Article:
life long learning

Describing Wisdom and the Wise

Ephesians 1:17-18, eyes of your heart may be enlightenedHere are some short reflections that were directly inspired by Doug Blomberg and his book, Wisdom and Curriculum, Christian Schooling After Postmodernity. Blomberg was poetic to introduce a section of the book. I took his words, used some of them, adapted others, added my own. But his words were the inspiring source.

What I believe about WISDOM . . .
 

WISDOM is learned by living. We become wise by our experiments and explorations. Wisdom is always contextual, gained in a location, a space, a place.

WISDOM is expressed in a way of life. Wisdom habituates us and forms habits of the heart. (So does foolishness!)

The Bible on Wisdom

Where to Begin?
The Bible is so VAST in what it says about wisdom, it is hard to know where to start. But Proverbs 1:7 is surely a starting point contender!

If you want to study what the Bible has to say about wisdom, here are a few suggestions.

Read through the Book of Proverbs and underline every verse that mentions wisdom. Look at the context as well. Jot down your most significant impressions. Proverbs uses the word wisdom 55 times and word wise another 56 times.

Then read through Ecclesiastes. It uses the word wisdom 25 times and wise 23 times.

The Reading List (November 2015)

Here are some books I have been reading on the themes of personal productivity, life management, life skills, etc. I am doing a lot of reading along these lines as I am editing the next volume in The Leadership Exercises - Bearing Much Fruit That Lasts: Big Ideas and Best Practices for Personal Productivity.

Better Than Before: Mastering the Habits of Our Everyday Lives, by Gretchen Rubin
I really liked the approach Rubin takes in her book. She has her own four-fold system of personality types when it comes to time and priority management. She does a nice job making the types clear, and simple enough to understand, without being simplistic. She tells her own story in an attractive way. She provides lots of internet resources to check out, and even breaks them into categories according to the personality type. 

 

 

Life Long Learning Via Drucker

We now accept the fact that learning is a lifelong process of keeping abreast of change. And the most pressing task is to teach people how to learn. Peter Drucker

My morning's learning was spent on:

The subject of will power, reading a great book on that topic.  Check out this review.

The first six cantos of Dante's Purgatory. After a break of about a month upon finishing Inferno, I am ready for the second volume in The Divine Comedy.

Learning How to Learn

In a world that is constantly changing, there is no one subject or set of subjects that will serve you for the foreseeable future, let alone for the rest of your life. The most important skill to acquire now is learning how to learn.  John Naisbitt

Even though I posted on life long learning last week, I am doing it again this week. It is a core value. It is a best practice. It is THE ESSENTIAL COMMITMENT leaders must have.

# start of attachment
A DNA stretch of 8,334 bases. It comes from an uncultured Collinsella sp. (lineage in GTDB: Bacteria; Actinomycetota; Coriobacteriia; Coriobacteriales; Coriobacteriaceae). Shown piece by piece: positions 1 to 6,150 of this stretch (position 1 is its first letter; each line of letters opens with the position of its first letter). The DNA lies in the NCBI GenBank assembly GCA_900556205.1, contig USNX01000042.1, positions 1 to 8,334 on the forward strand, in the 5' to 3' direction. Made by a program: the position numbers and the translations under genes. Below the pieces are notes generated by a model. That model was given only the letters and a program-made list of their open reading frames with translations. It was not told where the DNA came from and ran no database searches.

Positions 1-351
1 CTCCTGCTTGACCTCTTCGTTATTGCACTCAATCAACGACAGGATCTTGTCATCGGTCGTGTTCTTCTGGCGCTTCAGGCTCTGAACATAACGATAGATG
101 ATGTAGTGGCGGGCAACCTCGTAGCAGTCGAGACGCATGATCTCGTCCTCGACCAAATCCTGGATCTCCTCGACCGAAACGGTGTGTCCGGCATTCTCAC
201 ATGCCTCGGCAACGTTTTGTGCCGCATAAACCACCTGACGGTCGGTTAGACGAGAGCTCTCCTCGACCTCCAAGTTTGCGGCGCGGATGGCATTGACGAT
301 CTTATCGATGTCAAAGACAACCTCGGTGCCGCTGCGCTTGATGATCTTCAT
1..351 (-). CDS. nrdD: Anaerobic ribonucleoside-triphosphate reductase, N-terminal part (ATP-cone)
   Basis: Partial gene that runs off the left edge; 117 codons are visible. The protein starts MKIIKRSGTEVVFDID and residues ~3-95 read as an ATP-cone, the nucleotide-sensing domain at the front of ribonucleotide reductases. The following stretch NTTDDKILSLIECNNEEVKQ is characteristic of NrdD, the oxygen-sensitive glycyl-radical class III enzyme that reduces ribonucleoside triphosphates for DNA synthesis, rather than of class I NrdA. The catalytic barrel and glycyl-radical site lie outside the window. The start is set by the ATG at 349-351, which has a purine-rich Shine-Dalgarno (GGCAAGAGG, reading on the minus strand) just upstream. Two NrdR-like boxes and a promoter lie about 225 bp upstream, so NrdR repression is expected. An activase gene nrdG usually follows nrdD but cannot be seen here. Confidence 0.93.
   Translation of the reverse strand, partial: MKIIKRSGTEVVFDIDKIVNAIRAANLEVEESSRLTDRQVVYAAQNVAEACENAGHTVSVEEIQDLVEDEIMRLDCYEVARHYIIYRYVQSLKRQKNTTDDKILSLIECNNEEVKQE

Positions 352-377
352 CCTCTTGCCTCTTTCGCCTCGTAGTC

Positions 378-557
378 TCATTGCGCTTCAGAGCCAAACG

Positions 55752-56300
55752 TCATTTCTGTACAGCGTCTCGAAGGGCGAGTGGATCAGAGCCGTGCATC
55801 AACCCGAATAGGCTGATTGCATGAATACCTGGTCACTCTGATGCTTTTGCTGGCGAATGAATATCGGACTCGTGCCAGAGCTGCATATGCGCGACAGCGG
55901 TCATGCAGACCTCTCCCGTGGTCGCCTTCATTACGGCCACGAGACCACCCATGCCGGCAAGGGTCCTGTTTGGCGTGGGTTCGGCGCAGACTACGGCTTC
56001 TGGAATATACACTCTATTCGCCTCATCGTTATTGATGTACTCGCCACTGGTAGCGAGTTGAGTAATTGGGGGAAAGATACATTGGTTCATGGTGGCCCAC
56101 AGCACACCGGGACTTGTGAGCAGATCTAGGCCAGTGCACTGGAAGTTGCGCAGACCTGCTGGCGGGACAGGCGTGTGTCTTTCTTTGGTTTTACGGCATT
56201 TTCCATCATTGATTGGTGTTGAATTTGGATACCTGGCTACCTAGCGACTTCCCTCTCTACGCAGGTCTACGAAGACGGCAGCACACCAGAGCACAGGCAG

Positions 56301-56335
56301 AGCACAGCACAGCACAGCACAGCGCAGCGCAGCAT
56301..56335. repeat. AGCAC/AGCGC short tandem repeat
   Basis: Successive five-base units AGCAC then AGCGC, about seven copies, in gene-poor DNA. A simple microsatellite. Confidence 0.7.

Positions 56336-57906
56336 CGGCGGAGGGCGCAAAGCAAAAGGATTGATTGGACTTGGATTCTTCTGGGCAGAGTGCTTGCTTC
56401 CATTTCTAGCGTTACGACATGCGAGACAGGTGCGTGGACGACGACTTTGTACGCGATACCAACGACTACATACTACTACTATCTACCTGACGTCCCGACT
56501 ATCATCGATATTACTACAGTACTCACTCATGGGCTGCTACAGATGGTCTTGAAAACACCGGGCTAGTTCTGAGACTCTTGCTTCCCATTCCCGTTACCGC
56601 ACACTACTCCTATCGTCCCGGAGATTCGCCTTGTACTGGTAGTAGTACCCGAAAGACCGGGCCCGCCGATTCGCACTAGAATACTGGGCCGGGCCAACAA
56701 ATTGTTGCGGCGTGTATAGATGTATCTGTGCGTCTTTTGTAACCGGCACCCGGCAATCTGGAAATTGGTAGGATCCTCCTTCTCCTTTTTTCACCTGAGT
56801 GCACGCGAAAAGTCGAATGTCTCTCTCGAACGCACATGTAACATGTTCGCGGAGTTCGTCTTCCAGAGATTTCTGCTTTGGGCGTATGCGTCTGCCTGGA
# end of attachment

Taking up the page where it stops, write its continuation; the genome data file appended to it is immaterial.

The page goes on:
Leaders are learners.
It is those who learn, who will be able to lead.

Foolish, confused, out-of-date, behind the times, under-informed, or mis-informed is what happens when leaders don't learn, or minimally learn.

Life Long Learning: Favorite Quotes

Anyone who stops learning is old whether at twenty or eighty.
Anyone who keeps learning stays young.
Henry Ford

Martin Luther and Life Long Learning

On Finding and Reading Many Books by an Author
Life Long Learning, Note 11

Here is an insight from Martin Luther that I first gained from Bobby Clinton about 20 years ago. It was very rewarding to see this same "gem" goes back a lot further in history.

Martin Luther quote, reading authors intensively

From Bobby Clinton I learned about finding "Core Authors" to become mentors. What Clinton understood was that a wise and deep immersion into the mind, thinking, heart, soul, perspective of an author takes time. It means you must read as many books as you can by an author. As you read a variety of books by an author, two things happen.

31 Videos to Transform Your Life

Highly Intentional, Wisely Strategic and Daily Implementation
Life Long Learning, Note 10 

TED talks

The Myths We Have About Learning

And How to Think Well About Learing
Life Long Learning, Note 09

Henry Ford quote, never stop learning

There are a number of myths about learning that feed into our fears that we can't learn and limit our motivation to learn. Here are some of those myths.  There may be others you want to add.

MYTH #1
I am too old to learn.

Nonsense. You are never too old to learn. In fact, as you continue to learn, you actually energize your brain and keep it healthy. If the brain is unused (i.e. when learning stops) then the brain begins to become lethargic. But at any time, you can ramp it up with active learning. 

Enter At Your Own Risk

In his memoir, Still Surprised, Warren Bennis tells the story of Charles Kettering, a great leader, inventer and life long learner who endowed the Antioch Library so others could learn. Kettering did not want to have a plaque for the building, but when he finally relented, the words he chose said:

Charles Kettering, enter at your own risk

That is what we need to know about books, libraries, schools, seminars . . . anything that is a learning environment.

Learning can be hazardous to your comfort zones.

Learning will stretch you, empower you, reorient you, correct you, challenge you, irritate you, stimulate you, send you off and running in new directions, and generally be repsonsible for a great deal of CHANGE.

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